Traditional histories of the hard-fought Battle of the Bulge routinely include detailed lists of the casualties suffered by American, British, and German troops. Conspicuously lacking in most accounts, however, are references to the civilians in Belgium and Luxembourg who lost their lives in the same battle. Yet the most reliable current estimates calculate at approximately three thousand. the number of civilians who perished during the six weeks of fighting. Telling the stories of ordinary people caught up in the maelstrom of war, The Unknown Dead surveys this crucial battle and its consequences from an entirely new perspective. Renowned historian Peter Schrijvers, a native Belgian, describes in vivid detail the horrific war crimes committed by German military units on the front lines and by Nazi security services behind the battle lines, as well as the devastating effects of Allied responses to the enemy threat, including massive bombings of small towns.During the offensive, inhabitants of the villages of this region of Belgium lived in a state of chaos. Countless men, women, and children were killed in cold blood for aiding American soldiers, and the GIs themselves were often highly suspicious of German-speaking Belgians. Local services ground to a halt, and citizens formed volunteer groups to obtain water and meet other basic needs. Even after the violence had ended and the postwar reconstruction had begun, the small communities remained in turmoil. The countryside was dotted with abandoned land mines and explosives, and the emotional tension between civilians and battle hardened veterans often took years to dissipate. Based on recently discovered sources including numerous personal testimonies, municipal and parish records, and findings of the Belgian War Crimes Commission, The Unknown Dead vividly recounts the experiences of innocents in the violence of one of World War II's seminal battles.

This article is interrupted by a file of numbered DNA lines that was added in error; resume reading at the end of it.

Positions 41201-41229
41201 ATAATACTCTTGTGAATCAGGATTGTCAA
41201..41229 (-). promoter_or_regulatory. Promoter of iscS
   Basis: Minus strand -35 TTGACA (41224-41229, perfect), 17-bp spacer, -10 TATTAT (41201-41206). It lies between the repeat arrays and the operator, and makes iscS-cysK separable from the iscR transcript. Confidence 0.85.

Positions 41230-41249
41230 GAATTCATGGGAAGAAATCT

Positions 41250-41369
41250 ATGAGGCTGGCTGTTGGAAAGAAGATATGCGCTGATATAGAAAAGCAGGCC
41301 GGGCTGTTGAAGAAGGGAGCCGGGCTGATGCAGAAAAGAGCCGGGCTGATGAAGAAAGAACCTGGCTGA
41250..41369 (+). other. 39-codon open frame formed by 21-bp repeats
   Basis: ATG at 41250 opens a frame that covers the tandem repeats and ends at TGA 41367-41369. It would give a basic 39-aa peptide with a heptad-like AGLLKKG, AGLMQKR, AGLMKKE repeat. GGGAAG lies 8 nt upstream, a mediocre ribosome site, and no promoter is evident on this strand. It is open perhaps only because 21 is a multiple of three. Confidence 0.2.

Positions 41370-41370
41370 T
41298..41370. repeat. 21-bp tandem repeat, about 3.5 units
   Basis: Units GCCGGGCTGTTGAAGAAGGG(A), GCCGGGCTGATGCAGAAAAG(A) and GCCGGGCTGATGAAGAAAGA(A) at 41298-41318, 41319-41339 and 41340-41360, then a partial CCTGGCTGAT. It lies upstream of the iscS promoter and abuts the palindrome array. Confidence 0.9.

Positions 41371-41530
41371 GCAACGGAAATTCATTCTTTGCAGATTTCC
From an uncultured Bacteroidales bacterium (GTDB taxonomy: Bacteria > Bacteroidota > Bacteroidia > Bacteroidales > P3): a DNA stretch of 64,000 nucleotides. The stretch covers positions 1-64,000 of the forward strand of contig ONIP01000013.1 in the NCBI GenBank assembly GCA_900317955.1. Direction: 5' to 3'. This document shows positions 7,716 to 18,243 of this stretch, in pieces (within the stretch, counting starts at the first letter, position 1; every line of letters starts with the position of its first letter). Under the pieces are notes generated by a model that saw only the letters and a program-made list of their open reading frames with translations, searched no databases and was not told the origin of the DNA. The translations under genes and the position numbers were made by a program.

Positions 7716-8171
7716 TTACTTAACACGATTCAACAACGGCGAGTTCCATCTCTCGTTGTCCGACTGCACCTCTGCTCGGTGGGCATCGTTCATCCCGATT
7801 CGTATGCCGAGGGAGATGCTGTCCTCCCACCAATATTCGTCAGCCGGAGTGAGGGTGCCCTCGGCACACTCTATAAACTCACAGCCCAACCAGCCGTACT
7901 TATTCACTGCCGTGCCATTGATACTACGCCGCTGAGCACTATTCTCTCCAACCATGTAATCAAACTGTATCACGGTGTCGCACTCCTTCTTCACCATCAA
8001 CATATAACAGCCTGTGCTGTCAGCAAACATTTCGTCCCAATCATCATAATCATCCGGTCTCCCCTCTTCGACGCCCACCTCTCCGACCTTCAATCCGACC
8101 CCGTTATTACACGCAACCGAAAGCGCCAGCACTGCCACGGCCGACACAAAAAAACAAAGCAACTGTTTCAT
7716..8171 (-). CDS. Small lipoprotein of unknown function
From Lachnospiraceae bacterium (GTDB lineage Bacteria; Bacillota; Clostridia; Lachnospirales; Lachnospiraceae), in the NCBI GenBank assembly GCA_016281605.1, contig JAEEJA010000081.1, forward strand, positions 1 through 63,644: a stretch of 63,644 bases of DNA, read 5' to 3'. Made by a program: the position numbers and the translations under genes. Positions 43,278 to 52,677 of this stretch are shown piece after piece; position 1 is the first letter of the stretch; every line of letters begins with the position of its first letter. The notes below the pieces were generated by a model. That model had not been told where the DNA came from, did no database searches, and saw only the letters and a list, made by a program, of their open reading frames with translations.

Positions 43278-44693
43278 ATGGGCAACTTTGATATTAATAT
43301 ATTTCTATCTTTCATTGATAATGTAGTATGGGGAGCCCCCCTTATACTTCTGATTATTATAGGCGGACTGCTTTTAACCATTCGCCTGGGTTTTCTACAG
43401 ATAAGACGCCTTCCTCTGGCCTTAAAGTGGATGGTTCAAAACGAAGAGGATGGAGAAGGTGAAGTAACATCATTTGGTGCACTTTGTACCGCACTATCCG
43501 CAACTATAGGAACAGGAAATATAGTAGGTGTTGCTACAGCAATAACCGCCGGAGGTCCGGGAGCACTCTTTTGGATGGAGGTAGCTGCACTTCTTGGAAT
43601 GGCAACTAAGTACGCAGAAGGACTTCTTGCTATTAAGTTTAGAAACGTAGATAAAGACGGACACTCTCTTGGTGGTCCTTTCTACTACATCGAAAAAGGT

The University Press of Kentucky
Civilians in the Battle of the Bulge